Freeing your Azure data with F# Type Providers


Editor’s note: The following post was written by Visual Studio and Development Technologies MVP Isaac Abraham as part of our Technical Tuesday series with support from his technical editor, Visual Studio and Development Technologies MVP Steffen Forkmann.

F# is a mature, open source, cross-platform, functional-first programming language. It empowers users and organizations to tackle complex computing problems with simple, maintainable and robust code. In this post, I want to discuss how we can use F# to reduce the friction and barrier to entry to dealing with cloud storage within .NET compared to conventional mechanisms that you might be used to.

F#, Type Providers and the Cloud

One of the features that I love showing people new to F# are Type Providers, not only because they are fantastically powerful, but also because they’re just plain awesome to demo! An F# type provider is a component that provides types, properties, and methods for use in your program without you needing to manually author and maintain these types. As we start to deal with more and more of these disparate – and distant – data sources – it’s crucial that we make accessing such systems as painless as possible. Azure Storage is one such system. It’s cheap, readily available and quickly scalable. Blobs and Tables are two elements of Azure Storage that we’ll review in this article.

Working with Blobs

When working with blobs in .NET, we normally use the .NET Azure SDK, which allows us to interrogate our Storage assets relatively easily. Here’s a C# snippet that shows how we might interrogate a container and a blob that has a well-known path: –

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Of course, we’re having to use magic strings here. There’s no compile-time safety to ensure that the container or blob actually exists. Indeed, we can’t actually validate this until we run our application and reach this section of code, unless we resort to unit tests or perhaps copy and paste our code into LINQPad or similar.

The F# Azure Storage Type Provider solves all these problems in one go, by generating a strongly-typed object model at edit and compile time that matches the contents of your blob storage. Here’s how we would achieve the same code as above in F#: –

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In two lines we can achieve the same thing in a completely strongly-typed manner. You won’t need to write a console test runner either – you can simply open an F# script file and start exploring your storage assets. We can’t mistype the name of a container because we get full IntelliSense as we “dot into” each level of blobs: –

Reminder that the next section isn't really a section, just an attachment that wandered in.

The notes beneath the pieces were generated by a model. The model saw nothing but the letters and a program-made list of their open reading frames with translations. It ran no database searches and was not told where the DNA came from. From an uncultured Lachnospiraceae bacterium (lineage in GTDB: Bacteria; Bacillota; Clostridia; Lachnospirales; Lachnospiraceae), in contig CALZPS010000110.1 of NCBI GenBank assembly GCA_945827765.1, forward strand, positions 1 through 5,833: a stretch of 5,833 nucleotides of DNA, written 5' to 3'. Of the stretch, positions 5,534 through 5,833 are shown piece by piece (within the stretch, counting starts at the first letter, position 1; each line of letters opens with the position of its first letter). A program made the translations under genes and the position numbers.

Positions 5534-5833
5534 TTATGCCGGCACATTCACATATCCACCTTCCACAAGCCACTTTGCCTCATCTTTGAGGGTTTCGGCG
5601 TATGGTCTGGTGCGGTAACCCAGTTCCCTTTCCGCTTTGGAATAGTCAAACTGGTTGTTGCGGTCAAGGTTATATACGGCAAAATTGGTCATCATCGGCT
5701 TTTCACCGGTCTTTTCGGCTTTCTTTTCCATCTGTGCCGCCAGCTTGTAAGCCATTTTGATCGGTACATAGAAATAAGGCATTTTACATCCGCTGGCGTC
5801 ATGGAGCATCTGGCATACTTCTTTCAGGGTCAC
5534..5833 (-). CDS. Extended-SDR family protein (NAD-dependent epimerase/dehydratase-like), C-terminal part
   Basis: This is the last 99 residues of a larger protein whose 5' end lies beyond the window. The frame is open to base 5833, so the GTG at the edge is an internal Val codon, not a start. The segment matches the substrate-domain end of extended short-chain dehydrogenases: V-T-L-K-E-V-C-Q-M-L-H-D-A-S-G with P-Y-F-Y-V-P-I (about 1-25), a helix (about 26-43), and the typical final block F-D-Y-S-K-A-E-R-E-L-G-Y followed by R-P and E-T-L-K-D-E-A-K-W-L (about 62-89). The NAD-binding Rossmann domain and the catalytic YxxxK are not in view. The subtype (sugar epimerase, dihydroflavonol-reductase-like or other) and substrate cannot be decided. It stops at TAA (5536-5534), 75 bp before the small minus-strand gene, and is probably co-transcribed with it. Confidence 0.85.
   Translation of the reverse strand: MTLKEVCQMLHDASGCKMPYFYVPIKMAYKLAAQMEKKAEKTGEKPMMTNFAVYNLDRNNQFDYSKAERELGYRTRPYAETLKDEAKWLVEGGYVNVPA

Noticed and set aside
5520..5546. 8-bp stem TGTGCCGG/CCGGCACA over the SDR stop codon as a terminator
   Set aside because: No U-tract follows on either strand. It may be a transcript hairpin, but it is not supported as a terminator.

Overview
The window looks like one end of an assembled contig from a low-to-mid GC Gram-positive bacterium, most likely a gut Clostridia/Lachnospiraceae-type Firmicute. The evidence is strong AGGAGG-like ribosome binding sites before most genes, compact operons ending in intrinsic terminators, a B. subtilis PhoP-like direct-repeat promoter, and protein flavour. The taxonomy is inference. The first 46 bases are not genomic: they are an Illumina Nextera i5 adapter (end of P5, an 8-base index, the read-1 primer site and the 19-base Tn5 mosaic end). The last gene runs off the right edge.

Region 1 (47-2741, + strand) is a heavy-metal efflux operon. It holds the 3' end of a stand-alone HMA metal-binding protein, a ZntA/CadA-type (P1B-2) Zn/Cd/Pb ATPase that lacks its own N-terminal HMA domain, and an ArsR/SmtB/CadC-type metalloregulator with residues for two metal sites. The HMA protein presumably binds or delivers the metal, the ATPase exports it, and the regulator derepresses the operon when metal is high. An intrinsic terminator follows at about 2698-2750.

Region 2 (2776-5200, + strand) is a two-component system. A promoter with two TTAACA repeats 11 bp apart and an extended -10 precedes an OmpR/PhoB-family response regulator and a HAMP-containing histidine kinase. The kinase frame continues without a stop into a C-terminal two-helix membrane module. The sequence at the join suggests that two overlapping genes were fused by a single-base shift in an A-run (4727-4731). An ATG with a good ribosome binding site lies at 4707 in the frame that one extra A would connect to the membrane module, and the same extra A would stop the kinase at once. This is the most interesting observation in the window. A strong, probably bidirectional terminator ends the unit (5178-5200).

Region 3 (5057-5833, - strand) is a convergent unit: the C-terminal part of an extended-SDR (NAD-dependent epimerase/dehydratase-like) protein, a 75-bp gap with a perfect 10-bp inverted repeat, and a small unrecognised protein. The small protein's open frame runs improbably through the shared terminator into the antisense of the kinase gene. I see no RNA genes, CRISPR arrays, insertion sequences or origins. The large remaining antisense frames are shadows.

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And because this is statically typed, and checked at compile time, if the blob is removed from your container, your code will not even compile. Of course, if you do need to fall back to weak-typing for e.g. dynamically generated blobs etc., you can easily fall back to the standard SDK directly from within the Type Provider (as seen from the AsCloudBlobContainer() method above).

Working with large data sets

In the example above, we’re downloading the entire contents of the blob to our application. When working with large files in blob storage, this might be a problem, so the type provider allows us to treat text files as streams of lines: –

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Here we’re lazily streaming a potentially large file, and reading just up until we find the first 10 lines that contain the word “alice” – we don’t have to download the entire file, and we are using standard sequence query functionality such as filter and take (you can think of Seq as equivalent to LINQ’s IEnumerable extension methods).

Working with Tables

Tables are another Storage component that is simple and relatively easy to reason about. Cheap and lightweight, it’s a good way to start storing and querying tabular data in Azure. The trade-off is that it contains relatively few computational features e.g. Tables do not allow relationship or aggregations. Here’s how we might query a table structure that looks like this: –